• Christian: In Emotional Healthy Spirituality Peter Scazzero gives a concise summary of many of the lessons I’ve learned over the last 30 years of reading mentors like Henri Nouwen and Ann LaMotte. I’d like to think that “emotionally healthy” and “spirituality” would be redundant, but we humans seem to have a proclivity for twisting ourselves into unhealthy knots, so this is an excellent primer or reminder, wherever you are on this journey. 
  • Graphic Novel: March 1 - 3. Since I was born at the end of the Civil Rights Movement, for my education, it dropped into the gap of too-recent-to-be-history-and-too-distant-to-actually remember. I heard names, places, and events that I knew were associated with it, but I was too embarrassed to reveal my ignorance by asking about them. This graphic novel autobiography of John Lewis really pulled them all together for me. And it’s pretty cool how the frame story is the black congressman preparing to go to President Obama’s inauguration.
  • Children’s: First 100 Trucks and Things that Go. Well, if not my favorite children’s book of the year, it is definitely the one I read the most times, thanks to my 16-month-old grandson’s obsession with cars. 
  • Professional: Creating Cultures of Thinking: The 8 Forces We Must Master to Truly Transform Our Schools. I read other books that gave me specific classroom practices I can use to improve my teaching, but overall, this is the goal, and I absolutely loved this book that builds on Ron Ritchhart’s earlier book, Making Thinking Visible.
  • Favorite Author: Hannah Coulter. Many years ago, I loved Wendell Berry’s Jayber Crow. Hannah Coulter was my first read of the year, a parting gift from my mom since she read and recommended it shortly before she died in September 2016. It’s just as beautiful and compelling as Jayber Crow: the value of a life well-lived, however hidden and ordinary, in a community well-loved (and every “hidden,” “ordinary” life has its own times of testing, choosing, joy, and sorrow). 
  • Mystery: Vertigo 42. If you’ve never read Martha Grimes’ Richard Jury books, don’t start with number #14. But as a long-time fan, I enjoyed it as a sort of literary comfort food—visiting all the old haunts and renewing acquaintance with all the eccentric friends, with a few British lit allusions thrown in. 
  • Expanding Genre Horizons: Action/suspense is not a genre I usually read, and my husband expressed his surprise (disbelief?) when I came home with Tripwire, a Jack Reacher book by Lee Child. But I’d seen the names of the author and main character several times recently in recommended book lists, so this caught my eye when I saw it on the give-away table in the staff lounge. I figured it would be my try-something-new book for the year. Well, I tried it, and I confirmed that action/suspense is not my genre. Still—that’s something I can share both with students who DO love action/suspense and with students who are deciding whether to venture outside their comfort zone.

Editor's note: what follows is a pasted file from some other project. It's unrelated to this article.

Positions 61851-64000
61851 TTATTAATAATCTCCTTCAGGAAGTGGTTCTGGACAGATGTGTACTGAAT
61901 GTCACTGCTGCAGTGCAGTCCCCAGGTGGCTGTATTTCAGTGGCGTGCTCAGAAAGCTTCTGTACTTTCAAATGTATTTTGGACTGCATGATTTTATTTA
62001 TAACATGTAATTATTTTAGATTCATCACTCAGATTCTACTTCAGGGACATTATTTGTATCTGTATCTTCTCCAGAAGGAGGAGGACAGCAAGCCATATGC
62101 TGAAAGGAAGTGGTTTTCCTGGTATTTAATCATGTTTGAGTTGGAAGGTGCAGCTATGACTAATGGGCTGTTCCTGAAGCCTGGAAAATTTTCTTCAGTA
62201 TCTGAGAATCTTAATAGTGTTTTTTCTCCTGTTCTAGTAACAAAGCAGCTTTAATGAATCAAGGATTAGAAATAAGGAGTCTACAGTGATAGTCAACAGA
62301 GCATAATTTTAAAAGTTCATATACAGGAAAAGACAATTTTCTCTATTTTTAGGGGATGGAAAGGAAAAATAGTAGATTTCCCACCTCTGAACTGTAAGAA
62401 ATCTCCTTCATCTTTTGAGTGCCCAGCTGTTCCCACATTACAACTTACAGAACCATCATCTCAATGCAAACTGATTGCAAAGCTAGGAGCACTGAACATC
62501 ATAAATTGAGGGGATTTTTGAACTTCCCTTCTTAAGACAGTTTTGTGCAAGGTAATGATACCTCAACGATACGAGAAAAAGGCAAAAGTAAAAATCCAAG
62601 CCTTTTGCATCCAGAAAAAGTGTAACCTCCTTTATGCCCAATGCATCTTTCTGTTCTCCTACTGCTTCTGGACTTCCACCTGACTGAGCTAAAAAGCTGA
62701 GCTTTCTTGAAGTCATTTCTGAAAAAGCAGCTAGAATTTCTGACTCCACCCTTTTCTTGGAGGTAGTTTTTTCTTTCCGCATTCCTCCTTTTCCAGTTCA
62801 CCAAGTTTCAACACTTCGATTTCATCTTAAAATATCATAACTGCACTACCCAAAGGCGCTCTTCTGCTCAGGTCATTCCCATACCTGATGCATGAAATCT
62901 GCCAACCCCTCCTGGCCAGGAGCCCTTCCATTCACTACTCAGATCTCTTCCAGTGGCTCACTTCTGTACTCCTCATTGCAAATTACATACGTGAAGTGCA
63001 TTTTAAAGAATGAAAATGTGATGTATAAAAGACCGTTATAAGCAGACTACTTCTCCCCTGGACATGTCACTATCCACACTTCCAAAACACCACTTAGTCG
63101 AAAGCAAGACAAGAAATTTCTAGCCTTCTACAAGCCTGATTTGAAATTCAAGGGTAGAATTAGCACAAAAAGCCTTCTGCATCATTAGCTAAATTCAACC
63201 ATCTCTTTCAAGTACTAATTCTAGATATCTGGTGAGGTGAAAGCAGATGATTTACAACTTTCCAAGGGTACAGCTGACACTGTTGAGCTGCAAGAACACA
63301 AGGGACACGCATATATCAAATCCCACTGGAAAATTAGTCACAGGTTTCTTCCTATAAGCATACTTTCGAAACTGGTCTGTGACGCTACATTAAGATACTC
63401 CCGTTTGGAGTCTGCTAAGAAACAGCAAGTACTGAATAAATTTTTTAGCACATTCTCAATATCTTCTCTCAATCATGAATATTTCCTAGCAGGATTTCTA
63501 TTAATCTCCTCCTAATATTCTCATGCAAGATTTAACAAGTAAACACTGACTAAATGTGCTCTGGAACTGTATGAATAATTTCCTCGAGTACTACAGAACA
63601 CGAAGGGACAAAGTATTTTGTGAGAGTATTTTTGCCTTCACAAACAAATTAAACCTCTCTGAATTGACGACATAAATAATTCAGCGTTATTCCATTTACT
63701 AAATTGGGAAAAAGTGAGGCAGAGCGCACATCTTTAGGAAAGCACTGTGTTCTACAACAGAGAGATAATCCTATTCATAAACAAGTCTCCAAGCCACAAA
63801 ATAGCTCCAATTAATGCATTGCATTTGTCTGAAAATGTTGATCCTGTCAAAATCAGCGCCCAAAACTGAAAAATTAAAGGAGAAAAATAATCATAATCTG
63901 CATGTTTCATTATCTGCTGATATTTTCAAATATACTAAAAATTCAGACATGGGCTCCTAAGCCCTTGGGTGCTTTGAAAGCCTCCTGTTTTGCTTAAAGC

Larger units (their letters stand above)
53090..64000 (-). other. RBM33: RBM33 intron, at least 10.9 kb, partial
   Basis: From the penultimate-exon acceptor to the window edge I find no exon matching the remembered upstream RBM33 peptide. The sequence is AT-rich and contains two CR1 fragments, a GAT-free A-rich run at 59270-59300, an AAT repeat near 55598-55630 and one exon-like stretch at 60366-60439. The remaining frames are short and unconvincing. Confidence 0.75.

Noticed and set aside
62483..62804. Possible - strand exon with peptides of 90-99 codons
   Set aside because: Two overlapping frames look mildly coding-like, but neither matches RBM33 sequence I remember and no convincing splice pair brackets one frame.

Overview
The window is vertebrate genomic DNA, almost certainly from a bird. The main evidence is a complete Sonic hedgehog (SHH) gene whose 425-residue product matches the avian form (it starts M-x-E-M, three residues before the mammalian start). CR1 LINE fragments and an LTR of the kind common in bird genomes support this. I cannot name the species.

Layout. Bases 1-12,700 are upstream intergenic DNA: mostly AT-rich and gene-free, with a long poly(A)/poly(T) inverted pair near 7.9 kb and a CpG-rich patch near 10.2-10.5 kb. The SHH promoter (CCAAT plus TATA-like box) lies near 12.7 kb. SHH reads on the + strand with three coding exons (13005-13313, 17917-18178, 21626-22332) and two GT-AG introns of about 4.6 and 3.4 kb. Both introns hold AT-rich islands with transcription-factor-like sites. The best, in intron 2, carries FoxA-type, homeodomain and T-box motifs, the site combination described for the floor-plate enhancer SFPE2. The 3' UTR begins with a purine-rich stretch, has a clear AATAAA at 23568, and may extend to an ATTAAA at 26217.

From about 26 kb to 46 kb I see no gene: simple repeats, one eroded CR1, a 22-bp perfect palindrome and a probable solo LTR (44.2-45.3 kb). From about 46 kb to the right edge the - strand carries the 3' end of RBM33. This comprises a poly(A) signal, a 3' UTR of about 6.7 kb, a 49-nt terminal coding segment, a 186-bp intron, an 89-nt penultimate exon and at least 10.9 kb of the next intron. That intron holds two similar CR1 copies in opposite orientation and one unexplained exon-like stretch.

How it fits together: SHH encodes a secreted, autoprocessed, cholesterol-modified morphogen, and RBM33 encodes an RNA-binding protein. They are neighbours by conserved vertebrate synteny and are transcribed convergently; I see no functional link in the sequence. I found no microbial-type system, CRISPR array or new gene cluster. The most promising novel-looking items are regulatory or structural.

What books am I planning to read in 2018? See the photo at the top of the page for the ones I’m starting with: a stack of middle and high school recommendations gleaned from librarian friends, from professional publications and blogs, and from a little vacation bookstore browsing. Then, as appropriate, I’ll pass them on to students and to other teachers to pass on to their students. If you want to follow my progress and see what I think of each book as I finish, follow me on Goodreads. (I’ve already finished and reviewed The Last Cherry Blossom and am now working on The Lost History of Stars.) 

What kinds of books did you read in 2017? What will you read in 2018? How do you encourage the readers around you to use books as both mirrors and windows, to learn more about themselves and more about the world outside their own experience? 

New books and challenges are good...but so are old friends that you can read over and over, whatever your age!

Tuesday, December 26, 2017

Helping Students Become Critical Consumers of News

Deciding to teach my students to become critical consumers of news wasn’t as easy as it sounds—first I had to teach myself. What I discovered is (1) there’s a whole lot of guidance out there if I just look, (2) the topic is inherently engaging because kids want to be savvy connectors of what they learn with the world, and (3) as a byproduct, students also accomplish a lot of other learning goals, like asking questions, developing vocabulary and background knowledge, collaborating, and presenting.